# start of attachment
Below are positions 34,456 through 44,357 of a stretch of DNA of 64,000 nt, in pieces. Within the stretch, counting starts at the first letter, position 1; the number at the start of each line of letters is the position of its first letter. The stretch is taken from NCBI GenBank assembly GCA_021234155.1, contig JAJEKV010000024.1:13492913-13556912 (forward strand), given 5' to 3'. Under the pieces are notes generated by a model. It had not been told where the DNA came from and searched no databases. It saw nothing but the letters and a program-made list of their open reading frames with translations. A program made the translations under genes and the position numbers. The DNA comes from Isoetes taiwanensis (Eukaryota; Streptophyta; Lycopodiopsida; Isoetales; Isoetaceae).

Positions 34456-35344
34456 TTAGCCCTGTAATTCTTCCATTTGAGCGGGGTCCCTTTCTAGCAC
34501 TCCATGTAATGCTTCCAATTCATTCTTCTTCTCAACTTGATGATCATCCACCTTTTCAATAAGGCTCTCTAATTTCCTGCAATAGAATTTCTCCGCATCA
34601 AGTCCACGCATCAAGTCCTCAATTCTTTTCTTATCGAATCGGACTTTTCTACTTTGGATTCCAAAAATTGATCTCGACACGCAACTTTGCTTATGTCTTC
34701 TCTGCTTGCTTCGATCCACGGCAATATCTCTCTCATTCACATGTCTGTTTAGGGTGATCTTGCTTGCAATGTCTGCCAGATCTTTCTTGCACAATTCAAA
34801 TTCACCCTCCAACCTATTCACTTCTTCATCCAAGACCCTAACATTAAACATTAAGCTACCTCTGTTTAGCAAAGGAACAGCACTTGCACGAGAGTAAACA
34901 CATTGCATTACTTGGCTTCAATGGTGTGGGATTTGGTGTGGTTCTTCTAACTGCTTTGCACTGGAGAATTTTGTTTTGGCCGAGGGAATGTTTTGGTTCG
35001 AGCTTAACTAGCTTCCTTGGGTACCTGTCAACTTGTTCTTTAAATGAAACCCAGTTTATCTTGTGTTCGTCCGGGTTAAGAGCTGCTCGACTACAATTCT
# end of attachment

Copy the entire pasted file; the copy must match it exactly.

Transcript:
Below are positions 34,456 through 44,357 of a stretch of DNA of 64,000 nt, in pieces. Within the stretch, counting starts at the first letter, position 1; the number at the start of each line of letters is the position of its first letter. The stretch is taken from NCBI GenBank assembly GCA_021234155.1, contig JAJEKV010000024.1:13492913-13556912 (forward strand), given 5' to 3'. Under the pieces are notes generated by a model. It had not been told where the DNA came from and searched no databases. It saw nothing but the letters and a program-made list of their open reading frames with translations. A program made the translations under genes and the position numbers. The DNA comes from Isoetes taiwanensis (Eukaryota; Streptophyta; Lycopodiopsida; Isoetales; Isoetaceae).

Positions 34456-35344
34456 TTAGCCCTGTAATTCTTCCATTTGAGCGGGGTCCCTTTCTAGCAC
34501 TCCATGTAATGCTTCCAATTCATTCTTCTTCTCAACTTGATGATCATCCACCTTTTCAATAAGGCTCTCTAATTTCCTGCAATAGAATTTCTCCGCATCA
34601 AGTCCACGCATCAAGTCCTCAATTCTTTTCTTATCGAATCGGACTTTTCTACTTTGGATTCCAAAAATTGATCTCGACACGCAACTTTGCTTATGTCTTC
34701 TCTGCTTGCTTCGATCCACGGCAATATCTCTCTCATTCACATGTCTGTTTAGGGTGATCTTGCTTGCAATGTCTGCCAGATCTTTCTTGCACAATTCAAA
34801 TTCACCCTCCAACCTATTCACTTCTTCATCCAAGACCCTAACATTAAACATTAAGCTACCTCTGTTTAGCAAAGGAACAGCACTTGCACGAGAGTAAACA
34901 CATTGCATTACTTGGCTTCAATGGTGTGGGATTTGGTGTGGTTCTTCTAACTGCTTTGCACTGGAGAATTTTGTTTTGGCCGAGGGAATGTTTTGGTTCG
35001 AGCTTAACTAGCTTCCTTGGGTACCTGTCAACTTGTTCTTTAAATGAAACCCAGTTTATCTTGTGTTCGTCCGGGTTAAGAGCTGCTCGACTACAATTCT